TRENTON – The N.J. Sierra Club argues that N.J. beaches have not been as clean as the administration has said.
The Sierra Club said in a release that there have been 160 beach closings – ocean and bays – this year, up from 109. This is in contrast, the Sierra Club said, with a statement Gov. Christie made on Sept. 2 at Point Pleasant, when he was encouraging people to go back to the beaches in the aftermath of the hurricane. As the Labor Day holiday weekend loomed, the governor sought to reassure beachgoers that water quality was perfect.
Sierra Club Director Jeff Tittel said that the total of 160 comes from adding up weekly totals of water quality reports on the web site of the Department of Environmental Protection for the year.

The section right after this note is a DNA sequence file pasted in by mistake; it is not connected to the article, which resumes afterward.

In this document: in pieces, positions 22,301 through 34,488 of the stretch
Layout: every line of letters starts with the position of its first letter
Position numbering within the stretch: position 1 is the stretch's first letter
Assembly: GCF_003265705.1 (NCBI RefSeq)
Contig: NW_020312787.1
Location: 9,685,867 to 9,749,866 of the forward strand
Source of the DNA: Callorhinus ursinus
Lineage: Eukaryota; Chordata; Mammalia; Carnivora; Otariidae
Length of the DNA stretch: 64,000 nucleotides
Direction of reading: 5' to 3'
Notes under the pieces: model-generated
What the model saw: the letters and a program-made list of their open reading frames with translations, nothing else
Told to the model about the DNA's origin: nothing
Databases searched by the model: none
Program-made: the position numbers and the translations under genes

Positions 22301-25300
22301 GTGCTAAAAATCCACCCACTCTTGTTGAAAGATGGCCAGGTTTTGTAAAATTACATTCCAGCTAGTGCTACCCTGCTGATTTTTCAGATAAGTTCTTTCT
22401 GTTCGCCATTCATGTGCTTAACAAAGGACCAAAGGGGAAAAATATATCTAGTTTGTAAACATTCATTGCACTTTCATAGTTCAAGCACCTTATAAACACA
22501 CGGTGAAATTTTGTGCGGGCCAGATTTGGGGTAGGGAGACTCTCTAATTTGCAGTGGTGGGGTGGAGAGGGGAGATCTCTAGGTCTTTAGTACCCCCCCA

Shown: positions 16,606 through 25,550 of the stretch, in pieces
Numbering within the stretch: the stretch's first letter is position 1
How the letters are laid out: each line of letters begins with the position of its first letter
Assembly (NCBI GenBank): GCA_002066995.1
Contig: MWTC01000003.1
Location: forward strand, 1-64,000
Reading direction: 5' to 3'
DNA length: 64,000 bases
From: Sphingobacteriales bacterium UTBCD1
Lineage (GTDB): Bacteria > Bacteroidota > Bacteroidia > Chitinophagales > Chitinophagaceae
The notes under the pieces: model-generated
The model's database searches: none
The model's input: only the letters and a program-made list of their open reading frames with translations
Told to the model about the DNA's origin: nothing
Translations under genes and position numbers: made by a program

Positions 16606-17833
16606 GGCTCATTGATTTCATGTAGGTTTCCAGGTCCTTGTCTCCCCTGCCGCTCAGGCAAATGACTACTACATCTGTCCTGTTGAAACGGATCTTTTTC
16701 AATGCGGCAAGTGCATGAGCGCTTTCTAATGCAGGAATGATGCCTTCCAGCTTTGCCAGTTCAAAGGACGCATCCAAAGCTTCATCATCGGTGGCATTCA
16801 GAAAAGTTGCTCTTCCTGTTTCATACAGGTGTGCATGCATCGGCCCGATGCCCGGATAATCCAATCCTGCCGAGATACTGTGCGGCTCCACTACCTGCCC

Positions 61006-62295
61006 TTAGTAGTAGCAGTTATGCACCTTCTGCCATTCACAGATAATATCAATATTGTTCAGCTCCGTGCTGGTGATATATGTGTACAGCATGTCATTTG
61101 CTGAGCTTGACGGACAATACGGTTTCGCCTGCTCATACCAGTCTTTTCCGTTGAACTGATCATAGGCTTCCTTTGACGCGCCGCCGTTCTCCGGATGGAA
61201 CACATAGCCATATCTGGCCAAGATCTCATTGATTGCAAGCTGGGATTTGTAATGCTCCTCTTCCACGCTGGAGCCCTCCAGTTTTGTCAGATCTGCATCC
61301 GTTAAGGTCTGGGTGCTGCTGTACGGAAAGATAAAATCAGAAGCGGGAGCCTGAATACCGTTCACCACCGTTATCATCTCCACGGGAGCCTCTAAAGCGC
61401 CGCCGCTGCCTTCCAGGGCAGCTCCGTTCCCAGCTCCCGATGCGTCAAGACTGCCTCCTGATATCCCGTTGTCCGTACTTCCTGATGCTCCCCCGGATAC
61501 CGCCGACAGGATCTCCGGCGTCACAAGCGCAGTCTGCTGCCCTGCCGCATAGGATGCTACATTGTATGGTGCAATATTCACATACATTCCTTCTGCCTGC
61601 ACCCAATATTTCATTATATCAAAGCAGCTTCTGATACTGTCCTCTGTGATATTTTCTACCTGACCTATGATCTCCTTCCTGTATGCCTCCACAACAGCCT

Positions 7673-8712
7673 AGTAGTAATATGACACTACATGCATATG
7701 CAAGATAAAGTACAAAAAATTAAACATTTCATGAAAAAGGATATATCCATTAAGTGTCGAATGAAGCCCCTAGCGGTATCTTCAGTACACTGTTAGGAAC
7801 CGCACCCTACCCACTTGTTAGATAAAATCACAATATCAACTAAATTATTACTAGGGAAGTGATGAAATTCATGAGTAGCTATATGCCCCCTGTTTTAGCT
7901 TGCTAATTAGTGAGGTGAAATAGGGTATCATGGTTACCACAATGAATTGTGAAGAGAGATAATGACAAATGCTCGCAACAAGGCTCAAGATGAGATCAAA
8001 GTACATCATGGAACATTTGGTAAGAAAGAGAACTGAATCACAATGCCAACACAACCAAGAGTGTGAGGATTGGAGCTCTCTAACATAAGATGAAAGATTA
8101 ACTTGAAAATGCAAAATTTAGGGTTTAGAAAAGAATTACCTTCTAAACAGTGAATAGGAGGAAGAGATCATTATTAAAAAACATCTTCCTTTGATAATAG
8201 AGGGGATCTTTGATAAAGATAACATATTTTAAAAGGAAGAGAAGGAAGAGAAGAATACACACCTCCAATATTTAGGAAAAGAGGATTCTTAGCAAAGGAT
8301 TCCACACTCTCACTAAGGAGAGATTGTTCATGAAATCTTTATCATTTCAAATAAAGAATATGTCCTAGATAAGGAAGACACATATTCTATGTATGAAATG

However, DEP differs with the Sierra Club’s reading of the numbers. DEP stated that there were 111 beach closings: 87 ocean-related and 24 bay-related.
And DEP spokesman Larry Hajna said the monitoring period covered by those 111 instances lasted roughly from Memorial Day to Labor Day. And DEP also stated that not all of the closings are for high bacteria counts. Some are due to events such as overflowing manholes.
But regardless of the actual numbers or the time period under consideration, the Sierra Club’s point, according to Tittel, is that the beaches are not as pristine as the state has claimed.
“Many of our favorite spots along the Jersey Shore had beach closings sometimes for bacteria, sometimes for jellyfish, or other problems,’’ Tittel said in a release. “Some of our favorite spots like Barnegat Bay have seen a real decline in water quality.’’
In addition, the Sierra Club said the state’s testing system is deficient. Tittel said the beaches are tested once a week, but should be tested more often. In addition, he said, the state should transition to the type of testing the Environmental Protection Agency uses, which yields results in six hours as opposed to two days.
The DEP reported that such testing is being used on a trial basis in Toms River.